I have had CRPS since 2007. Have had 8 back surgeries and I believe 3 surgeries on my esophagus for Achalashia type 3 due to long term opioid use. Also dealing with emphysema. My RSD started in my left leg and has spread to my left foot and then to my right leg and foot. Was at my Neuro Surgeons office the other day and they noticed some signs that they feel its starting in my arms and hands.
I have a great remedy for muscle spasms and its all natural and sold over the counter for around $12 for 50 pills that you place 2-3 under your tongue and in about a minute your spasm is gone. Not sure if I’m allowed to post the name so I’ll wait and see. Be well everyone.

Maureen M.

Melissa, Thank you for your well written piece on pain management for CRPS/RSD as well as for any chronic pain condition. As an ‘experienced’ long time pain warrior I already use all of your recommends modalities but I most appreciate you including the meditations! I cannot wait to try them out!
With gratitude for the awesome person that you are and for taking time to write all that you did,for us 🙂

Becky

Thank you for sharing these tips, Melissa. I’ve purchased two tens units now, one with 4 pads and one with 2 pads. When I travel, I have the benefit of all pads across my back. I also purchased a collapsing cane for travel, which easily folds into a size that fits into my purse. As the medical community continues to decrease access to pain meds, we must continue to seek out alternative methods to abate the searing pain.

Gentle hugs,
Becky

JoDawn

Great tips!! One more, that helps me, anyway…

#6
Hot bath with TONS of Epsom salts! A couple of drops of lavender oil doesn’t hurt, either!

Fantastic article!!! I was diagnosed with CRPS 1 51/2 years ago in my left foot. Since then it has spread to both feet, legs, hands and arms. I have tried most of what she recommends in her article and can tell you that she is right on target so please, if you haven’t tried these strategies for relieving your pain use her links and give them a try. Last, and most important, try to never forget her last comment, “we are warriors” and we are not alone in our fight.

I completely understand-i have adopted exactly the same therapies and advocate for them. I have been a self-identified advocate for chronic pain patients for a few years now. I speak to groups, doctors, state reps, curate an art show *(see facebook page) Journey-Through-Pain-Art-Show. The art submitted is from those dealing with pain or the pain of others. I have been interviewed in a full front page article written in Cape Cod Times & on NPR Radio/WCAI- I advocate for those therapies, and for instance to cover natural and alternative therapies for chronic pain and unidentified pain syndromes. I call it, “Distraction Therapy” or “Joy Therapy”. I learned to ride a motorcycle last year, I do my art *(it is also now for sale) and I am embracing life- not dreading & dragging through it. I live seeing people who this type of therapy is working for, it validates what I personally believe to be true.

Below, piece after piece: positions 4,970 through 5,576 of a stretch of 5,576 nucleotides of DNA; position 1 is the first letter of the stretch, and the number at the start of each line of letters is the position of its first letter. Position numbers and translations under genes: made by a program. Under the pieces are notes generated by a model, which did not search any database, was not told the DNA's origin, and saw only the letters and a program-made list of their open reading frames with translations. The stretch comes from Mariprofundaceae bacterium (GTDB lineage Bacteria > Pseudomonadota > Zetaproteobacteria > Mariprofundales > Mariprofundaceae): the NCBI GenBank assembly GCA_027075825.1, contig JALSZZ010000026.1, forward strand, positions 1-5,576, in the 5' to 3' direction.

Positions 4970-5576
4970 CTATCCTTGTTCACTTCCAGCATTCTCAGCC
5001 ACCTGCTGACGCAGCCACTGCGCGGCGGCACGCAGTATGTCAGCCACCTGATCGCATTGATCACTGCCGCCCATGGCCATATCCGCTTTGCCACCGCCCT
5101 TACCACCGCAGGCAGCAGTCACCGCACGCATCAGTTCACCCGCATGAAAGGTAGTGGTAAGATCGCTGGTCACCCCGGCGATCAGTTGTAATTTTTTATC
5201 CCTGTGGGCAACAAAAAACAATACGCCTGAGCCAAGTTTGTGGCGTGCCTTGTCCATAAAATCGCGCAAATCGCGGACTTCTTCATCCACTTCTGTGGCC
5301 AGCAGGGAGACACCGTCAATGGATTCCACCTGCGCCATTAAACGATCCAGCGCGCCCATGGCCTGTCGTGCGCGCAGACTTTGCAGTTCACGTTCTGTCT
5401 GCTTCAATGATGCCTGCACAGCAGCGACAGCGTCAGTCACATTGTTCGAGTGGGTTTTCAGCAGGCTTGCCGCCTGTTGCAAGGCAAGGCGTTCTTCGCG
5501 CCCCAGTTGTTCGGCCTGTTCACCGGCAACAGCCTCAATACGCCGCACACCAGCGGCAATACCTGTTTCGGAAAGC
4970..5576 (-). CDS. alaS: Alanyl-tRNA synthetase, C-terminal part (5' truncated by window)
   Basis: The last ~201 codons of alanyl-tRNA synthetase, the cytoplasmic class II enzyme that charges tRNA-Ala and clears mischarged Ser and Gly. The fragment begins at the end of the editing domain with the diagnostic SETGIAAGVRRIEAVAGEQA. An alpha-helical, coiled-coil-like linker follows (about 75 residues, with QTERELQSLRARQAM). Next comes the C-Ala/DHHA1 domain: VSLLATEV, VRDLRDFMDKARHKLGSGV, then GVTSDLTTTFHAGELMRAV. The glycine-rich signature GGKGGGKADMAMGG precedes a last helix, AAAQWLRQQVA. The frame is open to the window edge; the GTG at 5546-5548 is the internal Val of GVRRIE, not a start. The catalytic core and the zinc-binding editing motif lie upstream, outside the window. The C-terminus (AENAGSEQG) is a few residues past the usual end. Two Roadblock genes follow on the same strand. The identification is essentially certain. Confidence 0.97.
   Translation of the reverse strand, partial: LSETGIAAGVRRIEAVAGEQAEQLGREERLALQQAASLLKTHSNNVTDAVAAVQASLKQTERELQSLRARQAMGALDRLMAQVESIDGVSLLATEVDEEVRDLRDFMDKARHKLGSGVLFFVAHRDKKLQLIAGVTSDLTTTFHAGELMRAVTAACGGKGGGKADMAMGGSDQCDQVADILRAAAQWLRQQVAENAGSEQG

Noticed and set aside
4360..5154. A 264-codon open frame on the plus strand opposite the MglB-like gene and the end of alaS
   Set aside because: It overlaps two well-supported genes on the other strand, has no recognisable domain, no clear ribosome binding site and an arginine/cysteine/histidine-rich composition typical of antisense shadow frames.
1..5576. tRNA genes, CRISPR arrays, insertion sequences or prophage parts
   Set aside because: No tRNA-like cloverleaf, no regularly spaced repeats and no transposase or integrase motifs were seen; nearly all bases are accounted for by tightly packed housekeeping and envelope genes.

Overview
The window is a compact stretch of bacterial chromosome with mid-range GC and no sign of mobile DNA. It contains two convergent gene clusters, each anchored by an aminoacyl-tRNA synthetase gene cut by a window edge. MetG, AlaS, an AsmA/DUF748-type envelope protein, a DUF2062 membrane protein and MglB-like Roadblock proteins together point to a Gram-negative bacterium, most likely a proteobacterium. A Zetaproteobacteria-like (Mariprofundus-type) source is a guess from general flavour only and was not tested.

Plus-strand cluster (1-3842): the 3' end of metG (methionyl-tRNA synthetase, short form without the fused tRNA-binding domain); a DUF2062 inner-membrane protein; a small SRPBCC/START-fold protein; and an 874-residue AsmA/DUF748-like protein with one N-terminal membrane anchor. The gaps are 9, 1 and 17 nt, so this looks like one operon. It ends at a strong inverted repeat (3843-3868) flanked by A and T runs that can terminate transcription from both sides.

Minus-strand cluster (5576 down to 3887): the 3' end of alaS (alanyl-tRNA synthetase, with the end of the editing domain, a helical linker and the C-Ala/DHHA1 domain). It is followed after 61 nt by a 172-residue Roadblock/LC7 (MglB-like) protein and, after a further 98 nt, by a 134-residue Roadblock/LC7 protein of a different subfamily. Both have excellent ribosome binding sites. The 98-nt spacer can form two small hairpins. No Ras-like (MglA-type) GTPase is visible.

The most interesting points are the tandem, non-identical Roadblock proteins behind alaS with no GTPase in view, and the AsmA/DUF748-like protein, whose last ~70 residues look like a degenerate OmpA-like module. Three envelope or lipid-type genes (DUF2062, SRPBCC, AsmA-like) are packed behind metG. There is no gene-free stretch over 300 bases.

Keep on Dancing My Friend & ALL you Pain WARRIORS!
Terie

I am done I have no. dr have not been treated 2yrs now got a letter saterday medicare was cancelled state of Michigan is out of touch with reality I want out

Dear Melissa,
Loved your story! It’s sweet, kind and most informative. Your list of things that trigger our severe and breakthrough pain are right on cue. I had to smile just a little when I read the last one, “nothing at all that pain has a mind of its own”, so very true! I also try doing different things for my chronic pain as well as for the break through. I’ll most definitely add a couple of your techniques. You’re very blessed to have a mother that cares so deeply for you. One in whom you can go on holiday with and celebrate. I can only imagine how wonderful it would be to have someone understand the complexity of the pain that affects my life daily, other than my kind and concerned physician. Thank you very much for a most charming, well thought and down to earth story of encouragement as you live the life of a Chronic Pain Warrior as well as a survivor. It was most refreshing. May God continue to bless you always!
Ms. Terri James
Chronic pain Warrior